HOUSTON, Texas (KTRK) -- As the nation's first COVID-19 vaccine is expected to arrive early next week in Houston, questions remain about what happens after the vaccine is here.
U.S. Rep. Sheila Jackson Lee joined Houston Mayor Sylvester Turner and other city leaders to give an update Saturday on vaccine distribution plans.
Healthcare providers or workers inside the medical facility, along with nursing home residents and staff, will be the first to the get the vaccine, Jackson Lee said.
Personally I'm going to be vaccinated publicly," Jackson Lee said, "and I hope my fellow elected officials and others will do the same to build up trust in the American people.
WATCH: Sheila Jackson Lee speaks about COVID-19 vaccine
Shipping companies UPS and FedEx will deliver Pfizer's vaccine to nearly 150 state locations, according to Operation Warp Speed officials. Another 450 sites will get the vaccine on Tuesday and Wednesday.
We have 18 clinics across the Harris Health system, most, if not all of them are now equipped with the deep freezer situation so that they can receive the vaccines," Dr. Esmaeil Porsa, President and CEO of the Harris Health System said, "and when the time comes. And when the amount of vaccine is adequate enough we can start vaccinating our public.
The vaccine is expected to arrive Monday morning so that health workers would be available to receive the shots and begin giving them.
"Texas is slated to receive more doses THIS MONTH than the total number of Texans who have tested positive for COVID," Gov. Greg Abbott tweeted Saturday.
The U.S. gave the final go-ahead Friday to the nation's first COVID-19 vaccine, marking what could be the beginning of the end of an outbreak that has killed nearly 300,000 Americans. The Food and Drug Administration authorized an emergency rollout of what promises to be a strongly protective vaccine from Pfizer Inc. and its German partner BioNTech.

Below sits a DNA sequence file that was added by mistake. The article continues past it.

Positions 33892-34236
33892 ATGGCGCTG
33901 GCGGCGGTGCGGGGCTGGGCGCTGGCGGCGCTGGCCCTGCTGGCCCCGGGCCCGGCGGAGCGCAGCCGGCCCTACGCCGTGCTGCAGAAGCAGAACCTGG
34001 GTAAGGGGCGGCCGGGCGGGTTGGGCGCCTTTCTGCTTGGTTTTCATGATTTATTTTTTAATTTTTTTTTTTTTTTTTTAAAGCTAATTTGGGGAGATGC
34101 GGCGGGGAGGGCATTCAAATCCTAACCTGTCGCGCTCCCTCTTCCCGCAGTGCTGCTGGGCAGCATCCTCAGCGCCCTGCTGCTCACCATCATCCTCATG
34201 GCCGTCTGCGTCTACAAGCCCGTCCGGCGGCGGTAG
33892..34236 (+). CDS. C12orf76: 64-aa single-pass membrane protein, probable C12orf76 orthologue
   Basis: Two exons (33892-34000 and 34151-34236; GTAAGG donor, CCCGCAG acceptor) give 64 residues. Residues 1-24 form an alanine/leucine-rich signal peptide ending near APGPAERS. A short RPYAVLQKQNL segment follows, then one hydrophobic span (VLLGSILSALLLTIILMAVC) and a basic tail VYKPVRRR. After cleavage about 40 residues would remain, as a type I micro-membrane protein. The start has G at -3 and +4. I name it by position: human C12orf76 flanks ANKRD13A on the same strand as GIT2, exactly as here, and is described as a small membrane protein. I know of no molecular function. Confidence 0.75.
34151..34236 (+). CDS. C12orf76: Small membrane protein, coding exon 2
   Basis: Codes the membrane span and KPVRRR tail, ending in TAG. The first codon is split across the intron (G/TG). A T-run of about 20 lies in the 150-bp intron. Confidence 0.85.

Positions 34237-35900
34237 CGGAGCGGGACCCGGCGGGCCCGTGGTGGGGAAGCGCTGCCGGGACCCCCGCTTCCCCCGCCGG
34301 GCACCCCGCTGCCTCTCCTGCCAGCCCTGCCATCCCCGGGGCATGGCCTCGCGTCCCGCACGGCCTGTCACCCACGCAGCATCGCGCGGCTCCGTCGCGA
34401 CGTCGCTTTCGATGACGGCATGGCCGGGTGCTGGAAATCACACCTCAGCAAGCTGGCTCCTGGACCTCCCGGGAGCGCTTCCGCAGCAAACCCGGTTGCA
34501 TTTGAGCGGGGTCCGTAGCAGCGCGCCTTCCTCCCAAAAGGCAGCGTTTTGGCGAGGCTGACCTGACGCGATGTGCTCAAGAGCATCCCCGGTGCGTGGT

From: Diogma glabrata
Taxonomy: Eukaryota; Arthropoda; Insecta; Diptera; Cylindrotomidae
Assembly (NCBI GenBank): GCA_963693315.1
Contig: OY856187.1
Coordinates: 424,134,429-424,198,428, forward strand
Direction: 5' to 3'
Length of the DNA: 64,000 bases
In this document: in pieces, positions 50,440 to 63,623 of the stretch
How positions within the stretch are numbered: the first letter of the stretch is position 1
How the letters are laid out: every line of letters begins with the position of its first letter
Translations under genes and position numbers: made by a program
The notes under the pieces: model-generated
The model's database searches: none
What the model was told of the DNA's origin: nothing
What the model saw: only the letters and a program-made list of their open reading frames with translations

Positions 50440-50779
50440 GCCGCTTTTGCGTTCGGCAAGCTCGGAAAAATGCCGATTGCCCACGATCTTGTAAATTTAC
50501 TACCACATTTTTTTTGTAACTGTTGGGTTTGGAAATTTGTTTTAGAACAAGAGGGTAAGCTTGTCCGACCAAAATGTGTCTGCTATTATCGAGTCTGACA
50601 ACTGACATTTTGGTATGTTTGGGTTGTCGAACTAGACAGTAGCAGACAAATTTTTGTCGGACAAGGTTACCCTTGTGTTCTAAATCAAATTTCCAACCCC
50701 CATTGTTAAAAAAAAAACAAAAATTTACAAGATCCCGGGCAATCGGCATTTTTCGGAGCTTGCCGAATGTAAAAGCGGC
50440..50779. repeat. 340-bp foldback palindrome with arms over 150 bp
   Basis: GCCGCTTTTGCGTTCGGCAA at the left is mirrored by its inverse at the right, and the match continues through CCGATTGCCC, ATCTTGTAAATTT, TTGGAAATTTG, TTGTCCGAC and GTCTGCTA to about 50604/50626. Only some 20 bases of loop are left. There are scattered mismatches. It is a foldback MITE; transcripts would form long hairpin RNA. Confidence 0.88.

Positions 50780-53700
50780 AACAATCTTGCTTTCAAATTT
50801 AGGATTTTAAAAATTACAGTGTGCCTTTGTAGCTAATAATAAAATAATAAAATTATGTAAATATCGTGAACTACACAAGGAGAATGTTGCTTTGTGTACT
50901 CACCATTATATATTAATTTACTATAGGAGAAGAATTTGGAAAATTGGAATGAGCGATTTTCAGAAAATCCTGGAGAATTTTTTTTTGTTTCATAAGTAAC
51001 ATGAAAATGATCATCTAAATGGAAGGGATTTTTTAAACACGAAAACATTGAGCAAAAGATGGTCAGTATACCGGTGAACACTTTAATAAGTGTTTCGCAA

Houston Mayor Sylvester Turner said the city has prepared a plan for when the vaccine will be widely distributed to the community.
When it does come time to for the wider community, we want to make sure that communities that have been impacted the most by COVID-19 are not on the back end of equity and distribution," Turner said.
Initial doses are scarce and rationed as the U.S. joins Britain and several other countries in scrambling to vaccinate as many people as possible ahead of a long, grim winter. It will take months of work to tamp down the coronavirus that has surged to catastrophic levels in recent weeks and already claimed 1.5 million lives globally.
The move sets off what will be the largest vaccination campaign in U.S. history -- but it also has global ramifications because it's a role model to many other countries facing the same decision.
It offers the ability "in this situation where the pandemic is out of control, to bring hope to the people," Dr. Ugur Sahin, CEO of BioNTech, told The Associated Press
The Associated Press and ABC News contributed to this report.